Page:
Brigadier General Henry K. Craig was born in Pittsburgh on March 7, 1791 and was named in honor of the Revolutionary War Chief of Artillery, a good friend of Craig’s father.
As Chief of Ordnance during the years 1851 to 1861, he supported the development of numerous weapons systems that were indispensable to the U.S. Army during the American Civil War.
For example, due to his direct efforts, the 12-pounder cannon which became the mainstay of the Union Army's heavy artillery, was ready for expanded production at the start of hostilities. General Craig also assured that the artillery ammunition production base was satisfactory to support the expanding Union Army.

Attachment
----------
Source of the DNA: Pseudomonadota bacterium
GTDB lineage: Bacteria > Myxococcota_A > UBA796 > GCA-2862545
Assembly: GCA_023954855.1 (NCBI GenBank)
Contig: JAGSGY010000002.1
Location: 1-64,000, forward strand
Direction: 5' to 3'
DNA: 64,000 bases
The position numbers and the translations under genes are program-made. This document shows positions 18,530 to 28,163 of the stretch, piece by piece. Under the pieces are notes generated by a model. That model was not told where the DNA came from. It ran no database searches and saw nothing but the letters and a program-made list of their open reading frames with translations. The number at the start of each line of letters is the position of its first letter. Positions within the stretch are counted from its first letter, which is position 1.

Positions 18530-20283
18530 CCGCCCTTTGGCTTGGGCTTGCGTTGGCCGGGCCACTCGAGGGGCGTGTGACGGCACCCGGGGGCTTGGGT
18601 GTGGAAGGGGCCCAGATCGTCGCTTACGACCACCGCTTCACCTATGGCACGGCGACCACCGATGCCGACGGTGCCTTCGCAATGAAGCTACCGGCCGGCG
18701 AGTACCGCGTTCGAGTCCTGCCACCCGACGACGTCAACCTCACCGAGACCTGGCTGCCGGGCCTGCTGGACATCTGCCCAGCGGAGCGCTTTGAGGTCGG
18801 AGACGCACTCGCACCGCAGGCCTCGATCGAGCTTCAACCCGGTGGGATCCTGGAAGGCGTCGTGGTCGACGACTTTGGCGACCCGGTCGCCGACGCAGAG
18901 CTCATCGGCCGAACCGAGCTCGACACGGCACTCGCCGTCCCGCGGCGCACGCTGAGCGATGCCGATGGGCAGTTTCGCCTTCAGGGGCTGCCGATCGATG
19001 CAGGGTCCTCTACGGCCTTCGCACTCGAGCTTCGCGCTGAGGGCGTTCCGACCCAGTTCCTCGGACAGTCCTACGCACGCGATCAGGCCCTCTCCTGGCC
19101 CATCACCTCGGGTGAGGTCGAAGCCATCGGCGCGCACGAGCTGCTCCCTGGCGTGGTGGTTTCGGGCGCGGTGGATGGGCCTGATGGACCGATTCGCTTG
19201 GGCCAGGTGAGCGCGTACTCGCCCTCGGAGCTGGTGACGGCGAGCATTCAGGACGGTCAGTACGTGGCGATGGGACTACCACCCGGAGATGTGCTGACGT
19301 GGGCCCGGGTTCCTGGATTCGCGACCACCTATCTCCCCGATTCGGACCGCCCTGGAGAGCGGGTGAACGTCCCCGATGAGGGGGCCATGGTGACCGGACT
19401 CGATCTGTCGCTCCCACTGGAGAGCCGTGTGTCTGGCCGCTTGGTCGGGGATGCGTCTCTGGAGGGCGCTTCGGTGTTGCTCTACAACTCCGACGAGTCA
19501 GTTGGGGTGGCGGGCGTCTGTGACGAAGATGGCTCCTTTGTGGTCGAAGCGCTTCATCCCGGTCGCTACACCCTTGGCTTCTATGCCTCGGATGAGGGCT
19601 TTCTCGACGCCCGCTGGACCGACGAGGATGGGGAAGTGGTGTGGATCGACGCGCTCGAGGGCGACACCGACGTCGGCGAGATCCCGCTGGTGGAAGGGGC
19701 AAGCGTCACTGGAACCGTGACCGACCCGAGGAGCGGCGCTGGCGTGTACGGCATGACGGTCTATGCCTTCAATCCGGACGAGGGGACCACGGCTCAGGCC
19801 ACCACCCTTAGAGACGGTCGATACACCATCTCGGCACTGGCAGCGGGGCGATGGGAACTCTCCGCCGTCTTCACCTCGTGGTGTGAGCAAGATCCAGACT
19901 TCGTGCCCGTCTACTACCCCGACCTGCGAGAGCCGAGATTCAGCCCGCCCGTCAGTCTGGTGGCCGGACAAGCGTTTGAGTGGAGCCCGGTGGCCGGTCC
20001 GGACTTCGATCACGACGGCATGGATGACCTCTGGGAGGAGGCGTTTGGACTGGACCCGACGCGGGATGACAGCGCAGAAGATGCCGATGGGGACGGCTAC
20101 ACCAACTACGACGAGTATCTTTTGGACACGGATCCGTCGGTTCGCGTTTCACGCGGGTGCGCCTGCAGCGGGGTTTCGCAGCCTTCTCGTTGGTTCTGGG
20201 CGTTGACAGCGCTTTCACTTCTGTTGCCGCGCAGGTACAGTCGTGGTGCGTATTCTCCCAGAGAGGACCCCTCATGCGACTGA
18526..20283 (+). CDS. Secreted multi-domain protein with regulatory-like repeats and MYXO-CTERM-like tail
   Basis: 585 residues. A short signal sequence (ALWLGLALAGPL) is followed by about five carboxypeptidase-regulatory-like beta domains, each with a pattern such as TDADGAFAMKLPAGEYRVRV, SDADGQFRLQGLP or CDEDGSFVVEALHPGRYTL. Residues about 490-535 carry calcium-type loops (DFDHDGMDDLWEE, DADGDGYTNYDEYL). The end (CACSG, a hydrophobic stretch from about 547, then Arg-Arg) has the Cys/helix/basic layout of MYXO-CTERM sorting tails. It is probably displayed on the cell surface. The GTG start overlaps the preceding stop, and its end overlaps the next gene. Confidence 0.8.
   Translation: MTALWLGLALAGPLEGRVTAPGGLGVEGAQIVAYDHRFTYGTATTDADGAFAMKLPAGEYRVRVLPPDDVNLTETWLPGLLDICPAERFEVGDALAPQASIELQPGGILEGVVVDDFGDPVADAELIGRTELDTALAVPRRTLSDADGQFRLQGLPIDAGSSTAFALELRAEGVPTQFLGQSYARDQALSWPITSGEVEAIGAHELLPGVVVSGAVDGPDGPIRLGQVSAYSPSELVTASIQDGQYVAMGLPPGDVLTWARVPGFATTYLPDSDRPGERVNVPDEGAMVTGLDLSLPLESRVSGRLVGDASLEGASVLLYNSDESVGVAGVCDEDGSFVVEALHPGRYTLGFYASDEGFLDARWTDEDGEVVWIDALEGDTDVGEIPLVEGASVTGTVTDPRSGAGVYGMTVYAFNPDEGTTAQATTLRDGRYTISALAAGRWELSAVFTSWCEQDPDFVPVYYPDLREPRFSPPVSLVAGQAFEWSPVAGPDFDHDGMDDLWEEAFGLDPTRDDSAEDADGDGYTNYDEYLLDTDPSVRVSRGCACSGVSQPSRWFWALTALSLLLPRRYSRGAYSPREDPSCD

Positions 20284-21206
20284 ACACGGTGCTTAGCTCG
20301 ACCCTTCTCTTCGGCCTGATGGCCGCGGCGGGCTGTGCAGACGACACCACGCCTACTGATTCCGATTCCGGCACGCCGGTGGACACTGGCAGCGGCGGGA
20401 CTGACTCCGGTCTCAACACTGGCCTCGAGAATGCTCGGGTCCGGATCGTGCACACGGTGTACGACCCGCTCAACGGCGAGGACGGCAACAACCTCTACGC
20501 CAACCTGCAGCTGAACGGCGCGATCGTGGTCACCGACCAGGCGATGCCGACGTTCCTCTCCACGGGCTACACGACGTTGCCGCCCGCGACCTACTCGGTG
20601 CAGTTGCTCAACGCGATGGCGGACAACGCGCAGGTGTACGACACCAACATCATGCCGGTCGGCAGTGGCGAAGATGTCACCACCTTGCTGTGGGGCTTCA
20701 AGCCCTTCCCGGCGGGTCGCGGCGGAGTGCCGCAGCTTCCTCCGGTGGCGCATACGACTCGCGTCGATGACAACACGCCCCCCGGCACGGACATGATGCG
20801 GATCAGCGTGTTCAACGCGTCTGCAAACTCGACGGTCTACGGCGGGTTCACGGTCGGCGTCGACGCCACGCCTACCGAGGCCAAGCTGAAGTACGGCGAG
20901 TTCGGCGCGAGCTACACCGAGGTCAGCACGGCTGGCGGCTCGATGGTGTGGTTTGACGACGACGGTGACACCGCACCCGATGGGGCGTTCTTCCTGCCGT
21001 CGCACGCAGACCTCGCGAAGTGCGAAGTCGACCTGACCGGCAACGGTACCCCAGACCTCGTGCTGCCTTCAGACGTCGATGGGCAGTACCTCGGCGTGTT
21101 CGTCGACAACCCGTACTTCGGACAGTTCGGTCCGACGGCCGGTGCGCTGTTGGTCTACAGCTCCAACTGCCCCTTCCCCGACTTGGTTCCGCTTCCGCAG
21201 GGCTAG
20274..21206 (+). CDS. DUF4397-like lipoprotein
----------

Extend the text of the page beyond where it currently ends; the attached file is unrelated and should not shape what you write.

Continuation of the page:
In addition to his great contribution to wartime readiness, he was also noted for his ability to obtain adequate appropriations for the Ordnance Corps during austere times. During his tenure, the breech-loading small arms were tested by the Ordnance Department, and the rifled musket was adapted and introduced. General Craig retired in 1863 and died on December 7, 1869.